this kid is being raised to be proud of who they are. the parents are just saying, their gender isn’t a hugely important thing about them We all choose different things to be important. I don’t raise my kids to be proud of being British because tbh I don’t see that as a crucial part of their identity.

Completely and utterly agree with Edith…I could have written your response.

I think the comments on the Mail website are just typical of the paper, ignorant. It is a massive corruption within society that we are so gender orientated.

I say more power to them!

While I agree that it is a pants DM article, I do think that this couple have the wrong end of the stick.

Basically, they seem to have confused sex (biological male or female) and gender (a social construct). It is the ‘gender’ stereotypes that are problematic in our society, the child’s sex is just a fact. I can see what they are trying to do and it is a great thing to try to give your child, but I just don’t think that hiding their sex will do it. I think that the things which give a child freedom from gender stereotypes are parental example and discussion when they do inevitably encounter stereotypes.

If their intent was to raise debate, they have done a bloody fantastic job!

Clarexxx

Hippy-anarchist-feminist-eco-crafty Mama of

Helena July 06
Felicity March 09
Miranda December 11

http://theanarchistmama.blogspot.co.uk

http://rosehowey.org.uk - home!

I actually think it is a great idea.  Although I wouldn’t do it.  Haven’t actually read the article but read an article about a year ago of a couple in Sweden doing the same thing.  Although parents might not gender stereotype, in everyday life children come across it all the time.  Isn’t she pretty, the nursery staff always comment on how lovely the girls clothes are, but don’t comment on boys clothes in the same way.  Girls are judged so often on how they look and not what they can do.  DD2 loves climbing, loves blue and goes through phases of saying she is a boy, I don’t blame her, I think the way people speak to girls is so much more patronising.  It starts so young .....

DD1 - Nov 04
DD2 - Aug 07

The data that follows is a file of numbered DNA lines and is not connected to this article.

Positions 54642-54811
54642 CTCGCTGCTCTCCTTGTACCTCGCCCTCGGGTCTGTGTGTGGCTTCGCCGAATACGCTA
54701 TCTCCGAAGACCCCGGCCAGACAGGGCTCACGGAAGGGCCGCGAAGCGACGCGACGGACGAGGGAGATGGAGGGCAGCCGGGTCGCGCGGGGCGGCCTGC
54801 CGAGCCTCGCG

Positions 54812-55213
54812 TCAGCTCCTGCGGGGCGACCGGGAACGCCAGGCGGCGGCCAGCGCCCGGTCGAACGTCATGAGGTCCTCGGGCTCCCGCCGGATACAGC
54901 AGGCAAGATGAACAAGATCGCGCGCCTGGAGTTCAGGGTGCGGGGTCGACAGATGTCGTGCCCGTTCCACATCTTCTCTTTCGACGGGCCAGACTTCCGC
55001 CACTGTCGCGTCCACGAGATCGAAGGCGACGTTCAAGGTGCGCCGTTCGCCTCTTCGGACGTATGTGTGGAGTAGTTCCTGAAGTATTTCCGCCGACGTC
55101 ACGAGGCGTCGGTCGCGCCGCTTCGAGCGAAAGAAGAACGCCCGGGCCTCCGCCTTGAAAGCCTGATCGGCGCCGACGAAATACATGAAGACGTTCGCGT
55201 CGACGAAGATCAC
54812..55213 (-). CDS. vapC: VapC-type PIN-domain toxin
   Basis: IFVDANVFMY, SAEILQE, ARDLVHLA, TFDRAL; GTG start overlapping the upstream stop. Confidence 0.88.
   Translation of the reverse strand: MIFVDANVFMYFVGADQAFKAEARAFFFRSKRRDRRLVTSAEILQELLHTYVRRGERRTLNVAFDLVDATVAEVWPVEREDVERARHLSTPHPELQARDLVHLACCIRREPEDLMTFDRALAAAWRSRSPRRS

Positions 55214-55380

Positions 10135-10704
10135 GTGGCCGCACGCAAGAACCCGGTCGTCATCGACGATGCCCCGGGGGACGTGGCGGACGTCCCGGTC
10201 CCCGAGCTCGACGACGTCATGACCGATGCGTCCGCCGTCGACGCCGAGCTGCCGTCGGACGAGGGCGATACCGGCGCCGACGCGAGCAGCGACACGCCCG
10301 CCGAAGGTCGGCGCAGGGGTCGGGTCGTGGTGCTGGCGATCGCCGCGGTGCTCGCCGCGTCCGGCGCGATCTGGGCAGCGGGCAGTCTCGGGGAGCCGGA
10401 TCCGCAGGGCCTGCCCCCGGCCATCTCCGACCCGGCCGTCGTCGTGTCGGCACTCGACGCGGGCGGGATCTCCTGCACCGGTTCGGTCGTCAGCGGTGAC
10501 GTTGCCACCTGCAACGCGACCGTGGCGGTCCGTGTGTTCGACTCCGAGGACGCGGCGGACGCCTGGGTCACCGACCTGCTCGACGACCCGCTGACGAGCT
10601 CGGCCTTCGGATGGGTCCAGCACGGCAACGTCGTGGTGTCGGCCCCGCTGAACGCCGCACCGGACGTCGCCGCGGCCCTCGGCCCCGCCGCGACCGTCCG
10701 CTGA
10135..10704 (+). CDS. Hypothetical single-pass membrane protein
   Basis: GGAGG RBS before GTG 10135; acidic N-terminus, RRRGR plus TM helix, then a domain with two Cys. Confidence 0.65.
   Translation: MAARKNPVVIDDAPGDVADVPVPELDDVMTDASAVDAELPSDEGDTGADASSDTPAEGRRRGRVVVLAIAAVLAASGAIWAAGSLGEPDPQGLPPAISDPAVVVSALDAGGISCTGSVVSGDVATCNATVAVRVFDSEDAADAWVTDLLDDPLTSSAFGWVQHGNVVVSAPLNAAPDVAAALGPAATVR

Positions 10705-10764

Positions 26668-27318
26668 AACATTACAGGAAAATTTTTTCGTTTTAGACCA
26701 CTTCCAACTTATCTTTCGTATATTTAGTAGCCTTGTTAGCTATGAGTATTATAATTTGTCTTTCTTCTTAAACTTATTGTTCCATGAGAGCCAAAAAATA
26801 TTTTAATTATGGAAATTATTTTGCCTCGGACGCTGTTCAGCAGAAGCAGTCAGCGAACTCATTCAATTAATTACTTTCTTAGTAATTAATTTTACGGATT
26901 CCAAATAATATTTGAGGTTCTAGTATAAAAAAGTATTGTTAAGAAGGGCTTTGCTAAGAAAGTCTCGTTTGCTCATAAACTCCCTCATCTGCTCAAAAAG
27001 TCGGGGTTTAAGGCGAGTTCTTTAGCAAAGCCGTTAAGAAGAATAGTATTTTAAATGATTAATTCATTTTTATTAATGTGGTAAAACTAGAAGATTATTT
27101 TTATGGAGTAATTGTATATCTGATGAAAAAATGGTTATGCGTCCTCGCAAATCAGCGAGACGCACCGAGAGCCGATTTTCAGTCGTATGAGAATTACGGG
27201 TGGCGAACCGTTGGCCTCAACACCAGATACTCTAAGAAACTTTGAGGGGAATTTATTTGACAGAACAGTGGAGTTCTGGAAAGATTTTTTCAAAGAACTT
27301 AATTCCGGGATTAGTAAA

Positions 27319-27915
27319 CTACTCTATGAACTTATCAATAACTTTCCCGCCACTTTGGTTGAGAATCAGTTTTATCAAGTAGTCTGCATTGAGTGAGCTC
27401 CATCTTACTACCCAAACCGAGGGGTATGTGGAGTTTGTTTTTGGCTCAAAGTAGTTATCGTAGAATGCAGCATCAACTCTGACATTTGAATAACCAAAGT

Is there a way of almagamating the two threads? People have started posting again on both, and it seems a shame for all voices not to be heard on the same thread! smile

Angie

http://www.etsy.com/shop/WashedUpFamily Sea Glass Jewellery from the beautiful South Coast[/color]

http://washedupfamily.blogspot.co.uk/

http://www.etsy.com/shop/NannieCool , http://nanniecool.yolasite.com Nannie Cool - for beautiful slings, playsilks, toys, nappy wraps and accessories made by Grace’s Nannie. All designs are “Approved by Grace”

http://bournemouthattachmentparents.blogspot.com/

I’ve not posted on this yet because I go round in circles with it in my head. Basiically, I think tjheir principles are right but they’ve taken it too far to the extreme.

The way I understand it, your ‘sex’ is whether you’ve been born as xx or xy and with the associated genitalia to match. You can’t choose your sex like, say, you can’t choose to be a red head or have brown eyes. Your ‘gender’ on the other hand is used to describe the way you define yourself according to cultural and social behaviour codes and ‘norms’ .( Am I getting it so far?)

So, this couple are saying that they feel that in our society as it is, if they reveal the sex of the baby the child will automatically have gender assigned to the sex and therefore will lose his or her free will to choose before he/she even realise he has it. I actually think they have a valid point there!

I’d say 3/4 of our baby clothes are neutral enough to not give away sex and over the years with all of them as babes in arms I’ve been asked whether they’re a boy or a girl and occasionally with each I’ve lied for a laugh…the reaction my child gets seems to vary hugely depending on whether they are perceived to be male or female. When someone thinks one of my babies are female they generally tell them they are pretty, beautiful etc. They look them in the eyes and perhaps caress their face or hand. If they think they are male the comments I hear most often seems to be approval of their size. The strangers tend to engage directly much less with a ‘male’ child and if there is any touch it’s more likely to be a playful tickle than a caress. So, I think that sex does cause reactions in others that could influence gender.

  Would I raise my child ‘sexless’ though? No I really don’t think I would. I agree with these parents that if you really want to find out who someone is then you don’t simply look between their legs. The thing is, there are thousands of people all over the world now who want to look between tthis childs legs .... Surely they are highlighting the one thing they wish to minimise? We announce we’ve had a boy/girl we then go out of our way to get to know that child and support them through whatever gender exploration they go through. Right now I am off to ice pink cupcakes with even pinker icing (Mo is 3 on friday) because in the last 6 months my previously ‘genderless’ daughter has decided that she would like to be traditionally ‘girly’. I’ve no idea whether she has pcked this up from our culture or not but I trust in her strength and believe that she will probably go through several different gender identitised before she finally settles on the one she feels is right for her. A bit like dressing up I guess, trying stuff on to see how each fits? I’m happy to support each because I’m happy with each outcome providing they are .